Letter: Biosolids application rate figures are apples and oranges

Arrow Transportation was contracted by the City of Kamloops to transport and apply biosolids at Turtle Valley Bison Ranch


Re: Margaret Fryatt’s letters of April 18 (‘Turtle Valley biosolids plan should not proceed’) and April 22 (‘Biosolids in Kamloops should not be Turtle Valley’s problem’):

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We recognize there will always be a diversity of opinions on innovative initiatives like the project at the Turtle Valley Bison Ranch.

We respect people’s rights to express their views, even if they’re not ones we share. However, Ms. Fryatt and those who actively oppose the project continue to make statements and claims we would like to address.

Arrow regularly evaluates biosolids opportunities, looking at things like topography, water and air quality and transportation impacts to determine whether the proposed project is a good fit.

Most are not. The company does not take on projects that cannot be done responsibly and safely.

Many Arrow employees live in this community and region, too, and share Turtle Valley residents’ interest in ensuring the health and wellness of land, water and people.

Let us clear up confusion about our 777-dry-tons-per-hectare application rate.

Ms. Fryatt and others speculate we are planning to apply biosolids in amounts that greatly exceed those permitted in other jurisdictions.

This ongoing apples-to-oranges comparison implies our project and B.C.’s regulations governing the beneficial reuse of biosolids are irresponsible, inadequate, and unsafe.

So why is there a 22-dry-tons-per-hectare limit in Ontario and we’re planning to apply 777-dry-tons-per-hectare at Turtle Valley?

Because the type of biosolids project determines the application rate.

The often-cited limits for Ontario, Holland, Denmark, and Manitoba are for year-after-year, direct-surface applications where the project objectives are to fertilize crops and improve the soil’s organic matter and suitability for sewing seeds.

At the Turtle Valley site, our objective is to build a productive soil on land that is rocky glacial till, was previously forested and recently logged, and is low in organic matter and fertility.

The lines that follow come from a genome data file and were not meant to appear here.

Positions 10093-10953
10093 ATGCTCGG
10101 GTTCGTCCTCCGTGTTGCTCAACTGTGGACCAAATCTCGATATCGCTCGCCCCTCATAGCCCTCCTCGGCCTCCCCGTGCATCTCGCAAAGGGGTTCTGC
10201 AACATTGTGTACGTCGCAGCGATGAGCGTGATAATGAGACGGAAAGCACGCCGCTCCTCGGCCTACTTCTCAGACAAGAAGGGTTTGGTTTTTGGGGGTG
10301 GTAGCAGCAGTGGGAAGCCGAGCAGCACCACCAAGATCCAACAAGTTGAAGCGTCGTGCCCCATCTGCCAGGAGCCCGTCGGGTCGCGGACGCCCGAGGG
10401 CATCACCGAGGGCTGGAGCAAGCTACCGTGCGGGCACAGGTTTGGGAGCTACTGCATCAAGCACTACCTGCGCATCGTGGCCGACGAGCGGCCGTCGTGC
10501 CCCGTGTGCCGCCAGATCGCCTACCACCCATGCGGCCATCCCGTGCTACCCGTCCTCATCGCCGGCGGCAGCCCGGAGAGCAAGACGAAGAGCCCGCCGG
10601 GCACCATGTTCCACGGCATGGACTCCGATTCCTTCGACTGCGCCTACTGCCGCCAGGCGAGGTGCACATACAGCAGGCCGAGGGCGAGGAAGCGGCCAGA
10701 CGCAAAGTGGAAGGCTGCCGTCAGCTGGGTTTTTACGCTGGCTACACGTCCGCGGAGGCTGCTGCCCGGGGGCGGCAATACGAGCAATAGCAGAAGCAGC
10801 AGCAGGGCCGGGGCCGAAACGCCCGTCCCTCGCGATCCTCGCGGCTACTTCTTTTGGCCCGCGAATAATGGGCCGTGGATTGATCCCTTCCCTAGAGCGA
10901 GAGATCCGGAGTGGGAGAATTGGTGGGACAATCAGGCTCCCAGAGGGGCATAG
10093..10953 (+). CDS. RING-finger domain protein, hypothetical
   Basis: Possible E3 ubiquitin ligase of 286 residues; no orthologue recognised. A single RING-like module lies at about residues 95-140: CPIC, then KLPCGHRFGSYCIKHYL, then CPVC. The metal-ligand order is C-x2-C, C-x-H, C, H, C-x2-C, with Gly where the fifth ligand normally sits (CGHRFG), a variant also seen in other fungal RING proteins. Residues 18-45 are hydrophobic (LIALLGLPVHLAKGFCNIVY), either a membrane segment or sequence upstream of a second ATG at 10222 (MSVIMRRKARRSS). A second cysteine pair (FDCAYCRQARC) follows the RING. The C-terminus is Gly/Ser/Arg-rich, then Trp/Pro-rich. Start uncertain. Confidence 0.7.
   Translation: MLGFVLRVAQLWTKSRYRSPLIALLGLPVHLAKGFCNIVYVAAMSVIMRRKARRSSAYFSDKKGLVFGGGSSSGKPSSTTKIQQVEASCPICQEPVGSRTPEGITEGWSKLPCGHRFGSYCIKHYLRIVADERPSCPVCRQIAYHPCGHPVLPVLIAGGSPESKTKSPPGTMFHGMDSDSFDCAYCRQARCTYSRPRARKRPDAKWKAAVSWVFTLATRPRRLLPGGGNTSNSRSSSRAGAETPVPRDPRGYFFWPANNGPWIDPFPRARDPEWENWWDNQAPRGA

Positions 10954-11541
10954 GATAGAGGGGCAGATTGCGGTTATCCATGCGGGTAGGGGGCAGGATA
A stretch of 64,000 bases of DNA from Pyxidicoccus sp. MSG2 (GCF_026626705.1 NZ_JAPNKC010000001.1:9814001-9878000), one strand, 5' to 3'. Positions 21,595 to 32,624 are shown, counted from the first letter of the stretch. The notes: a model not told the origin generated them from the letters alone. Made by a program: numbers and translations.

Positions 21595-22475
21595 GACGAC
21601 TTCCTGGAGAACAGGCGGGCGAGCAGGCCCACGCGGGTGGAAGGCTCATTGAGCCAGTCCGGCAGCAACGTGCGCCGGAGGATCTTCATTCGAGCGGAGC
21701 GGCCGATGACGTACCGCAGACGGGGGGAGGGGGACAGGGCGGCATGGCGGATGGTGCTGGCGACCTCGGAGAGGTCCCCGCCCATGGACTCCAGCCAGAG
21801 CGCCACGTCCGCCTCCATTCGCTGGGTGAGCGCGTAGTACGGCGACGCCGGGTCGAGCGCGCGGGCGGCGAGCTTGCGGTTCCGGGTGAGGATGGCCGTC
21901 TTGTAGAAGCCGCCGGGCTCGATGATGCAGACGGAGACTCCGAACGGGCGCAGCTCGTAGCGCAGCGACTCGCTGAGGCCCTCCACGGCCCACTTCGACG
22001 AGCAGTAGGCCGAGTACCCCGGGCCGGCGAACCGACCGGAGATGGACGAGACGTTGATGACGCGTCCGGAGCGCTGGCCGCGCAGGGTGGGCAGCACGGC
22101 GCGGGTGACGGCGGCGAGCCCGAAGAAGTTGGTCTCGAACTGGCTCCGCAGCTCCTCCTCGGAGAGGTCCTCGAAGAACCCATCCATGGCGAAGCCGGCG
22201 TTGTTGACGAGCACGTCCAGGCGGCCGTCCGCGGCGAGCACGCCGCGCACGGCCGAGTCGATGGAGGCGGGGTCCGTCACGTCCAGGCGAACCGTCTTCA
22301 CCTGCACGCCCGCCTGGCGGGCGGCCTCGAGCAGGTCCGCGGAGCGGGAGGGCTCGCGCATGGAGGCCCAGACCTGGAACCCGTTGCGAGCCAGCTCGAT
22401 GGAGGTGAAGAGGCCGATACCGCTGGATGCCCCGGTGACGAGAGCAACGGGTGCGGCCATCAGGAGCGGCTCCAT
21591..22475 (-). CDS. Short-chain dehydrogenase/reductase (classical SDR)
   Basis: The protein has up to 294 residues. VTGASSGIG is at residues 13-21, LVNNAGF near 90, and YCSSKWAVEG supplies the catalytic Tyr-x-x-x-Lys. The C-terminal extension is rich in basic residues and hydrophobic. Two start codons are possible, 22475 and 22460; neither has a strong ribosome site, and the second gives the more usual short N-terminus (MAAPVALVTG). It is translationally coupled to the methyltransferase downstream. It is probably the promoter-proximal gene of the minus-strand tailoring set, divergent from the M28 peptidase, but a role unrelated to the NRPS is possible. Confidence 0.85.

We are not fertilizing an existing crop through direct surface application of biosolids on a regular basis. Instead, we are turning disturbed, non-agricultural land into healthy agricultural land, by making and applying a fabricated soil.

This soil, comprising nine-per cent biosolids, will provide nutrients and organic matter to the existing mineral soil in order to establish and sustain a perennial grass pasture.

This fabricated soil enables nutrients to release slowly over time, meaning the site will not require additional fertilization for five or more years.

This is a responsible and safe biosolids project with significant support.

Our project at Turtle Valley Bison Ranch is designed to meet rigorous regulatory standards and has the backing and support of many.

We continue to work diligently to keep the community informed about what we are doing and produce a project newsletter which anyone can access at nutrigrow.ca/resources.

We appreciate Ms. Fryatt taking the time to write and share her opinions.

We want open and constructive dialogue about our biosolids projects and encourage anyone with questions and comments to reach out to us at info@nutrigrow.ca.

Tim Bell, Arrow Transportation
Jeff Mayer, Arrow Environmental
Conrad Schiebel, Turtle Valley Bison Ranch

© Kamloops This Week


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